ALL THINGS KOI AND H2O
AMMONIA NH3 THE ENEMY WITHIN
By D Griffiths 14.11.2001
Koi are termed Ammonotelic. Meaning most
of their nitrogenous waste is excreted as Ammonia gas, rather than Uric Acid.
In a closed pond system this presents many problems to aquatic life forms but not least the koi.
Ammonia is primarily produced by the koi in the typical pond system and to a lesser degree by other by processes found in the pond system.( faeces etc) It is found in two forms free Ammonia NH3+ (un-ionised, free Ammonia) and Ammonium NH4+(ionised Ammonia), the former if which is considered the more toxic form.
Ammonia is dealt with in the pond system by a vast number of nitrifying bacteria in our biological filters; this process is termed the nitrogen cycle.
Ammonia NH3/4 is oxidised by nitrifying bacteria to become Nitrite No2, which as far as we as koi keepers are cocerned is just as toxic, but a second colony of Nitrifying bacteria oxidise this to the less toxic Nitrate NO3 roughly, about a hundred times less toxic than Ammonia.
As Ammonia is subject to lower ph levels below 7, it picks up a Proton and is ionised to form Ammonium NH4+, however if the ph rises again it is also capable of dropping the Proton to once again become Ammonia NH3+.
Most test kits available measure total Ammonia Nitrogen, which will be the combination of both forms,Ammonia and Ammonium.
The higher the ph of the water in the system, the greater the percentage of un-ionised, free Ammonia there will be and the lower the ph the more ionised Ammonium there is.
In a well set up mature filter/pond system, we should expect and only accept finds of very low or undetectable levels of Ammonia when we test for this substance, therefore it serves little purpose to test for which form of Ammonia you have, since if we also know the ponds ph we should have a greater understanding which is the predominant form of Ammonia there is NH3 or NH4.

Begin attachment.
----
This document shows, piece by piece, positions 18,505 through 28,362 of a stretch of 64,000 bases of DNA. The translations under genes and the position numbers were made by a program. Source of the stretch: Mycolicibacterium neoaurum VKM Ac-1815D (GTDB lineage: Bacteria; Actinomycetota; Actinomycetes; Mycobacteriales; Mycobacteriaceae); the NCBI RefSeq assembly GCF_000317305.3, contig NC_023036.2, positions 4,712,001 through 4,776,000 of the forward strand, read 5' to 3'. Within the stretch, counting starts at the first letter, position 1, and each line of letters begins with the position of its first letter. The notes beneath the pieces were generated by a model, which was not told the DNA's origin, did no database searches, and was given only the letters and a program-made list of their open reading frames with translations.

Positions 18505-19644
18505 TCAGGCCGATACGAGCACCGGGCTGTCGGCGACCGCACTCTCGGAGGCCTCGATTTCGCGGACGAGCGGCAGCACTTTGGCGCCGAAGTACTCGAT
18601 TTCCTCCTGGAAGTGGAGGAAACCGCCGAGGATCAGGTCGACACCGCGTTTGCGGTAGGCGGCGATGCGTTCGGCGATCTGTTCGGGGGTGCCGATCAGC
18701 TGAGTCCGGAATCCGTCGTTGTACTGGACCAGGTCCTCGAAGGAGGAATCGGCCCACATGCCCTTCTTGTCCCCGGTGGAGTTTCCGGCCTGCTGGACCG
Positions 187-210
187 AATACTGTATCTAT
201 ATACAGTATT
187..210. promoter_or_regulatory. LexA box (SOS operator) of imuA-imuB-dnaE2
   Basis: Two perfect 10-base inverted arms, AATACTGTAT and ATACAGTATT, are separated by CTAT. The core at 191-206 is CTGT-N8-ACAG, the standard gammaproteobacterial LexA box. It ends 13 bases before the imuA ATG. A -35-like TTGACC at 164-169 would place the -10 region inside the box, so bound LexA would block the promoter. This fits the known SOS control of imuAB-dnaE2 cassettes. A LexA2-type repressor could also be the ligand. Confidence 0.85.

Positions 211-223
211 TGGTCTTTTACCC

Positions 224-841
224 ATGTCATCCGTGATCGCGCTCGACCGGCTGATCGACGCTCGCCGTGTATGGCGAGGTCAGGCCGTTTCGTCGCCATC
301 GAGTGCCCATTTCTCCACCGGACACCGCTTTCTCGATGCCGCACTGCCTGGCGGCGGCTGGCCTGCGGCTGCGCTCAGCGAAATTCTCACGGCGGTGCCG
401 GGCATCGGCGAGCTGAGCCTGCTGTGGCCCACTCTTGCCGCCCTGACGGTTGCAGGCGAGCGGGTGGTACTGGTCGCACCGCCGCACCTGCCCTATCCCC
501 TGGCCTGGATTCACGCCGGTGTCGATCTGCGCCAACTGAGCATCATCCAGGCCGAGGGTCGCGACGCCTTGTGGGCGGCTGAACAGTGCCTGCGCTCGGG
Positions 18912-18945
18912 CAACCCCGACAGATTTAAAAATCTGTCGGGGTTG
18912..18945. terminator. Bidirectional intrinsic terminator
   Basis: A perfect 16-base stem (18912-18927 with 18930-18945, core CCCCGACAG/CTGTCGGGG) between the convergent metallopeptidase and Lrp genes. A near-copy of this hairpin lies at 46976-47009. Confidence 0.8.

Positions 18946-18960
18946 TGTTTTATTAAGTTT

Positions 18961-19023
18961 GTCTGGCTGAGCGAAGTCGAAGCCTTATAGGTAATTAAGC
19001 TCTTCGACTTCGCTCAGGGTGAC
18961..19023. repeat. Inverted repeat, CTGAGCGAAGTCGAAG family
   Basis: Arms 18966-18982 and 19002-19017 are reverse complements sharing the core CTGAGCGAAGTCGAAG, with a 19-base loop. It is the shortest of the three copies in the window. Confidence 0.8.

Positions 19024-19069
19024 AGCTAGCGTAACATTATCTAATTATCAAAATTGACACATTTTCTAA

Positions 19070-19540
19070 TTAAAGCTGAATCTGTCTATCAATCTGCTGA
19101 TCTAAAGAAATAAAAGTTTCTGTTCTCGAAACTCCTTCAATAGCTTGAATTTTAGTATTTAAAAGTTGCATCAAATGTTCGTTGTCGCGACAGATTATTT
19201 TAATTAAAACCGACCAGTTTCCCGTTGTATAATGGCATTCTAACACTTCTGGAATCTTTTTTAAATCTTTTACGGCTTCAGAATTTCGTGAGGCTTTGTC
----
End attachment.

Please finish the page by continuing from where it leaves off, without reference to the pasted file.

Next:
Measurable amounts of Ammonia from a typical test kits indicates something is very much amiss and investigations should begin in earnest to determine the root course and remedial rectification should begin at once Anything but, un-measurable, low, Ammonia readings should not be tolerated in a mature pond. The general acceptable back ground level ammonia reading should be below 0.02mg/L
You would be tempted to think the koi was in harms way from any and all Ammonia in its surrounding water, and you would be right, I'm sure you have all smelt Ammonia in it rawest form (most commercially produced window cleaner etc) obnoxious is about the nicest thing you can say about Ammonia, it makes you eyes water and burns the nasal cavity and throat and takes your breath away. It may surprise you to know the exact same symptoms effect a koi, only the koi is a lot more sensitive to its effects, additionally, unless the keeper takes action, the koi cannot escape the effects of Ammonia and will be subject to burns to gills, skin, fins and the koi will be stressed beyond belief. But as the title of this paper insinuates, something else is going on of equally danger to the well being of the koi.
A koi eliminates waste nitrogen as Ammonia gas mainly via the gill lamellae. The koi's blood is very slightly acidic, and there are reason for this phenomena, but the ammonia produced by the koi will be in the form of NH4+, ammonium. This process is termed Osmosis and diffusion.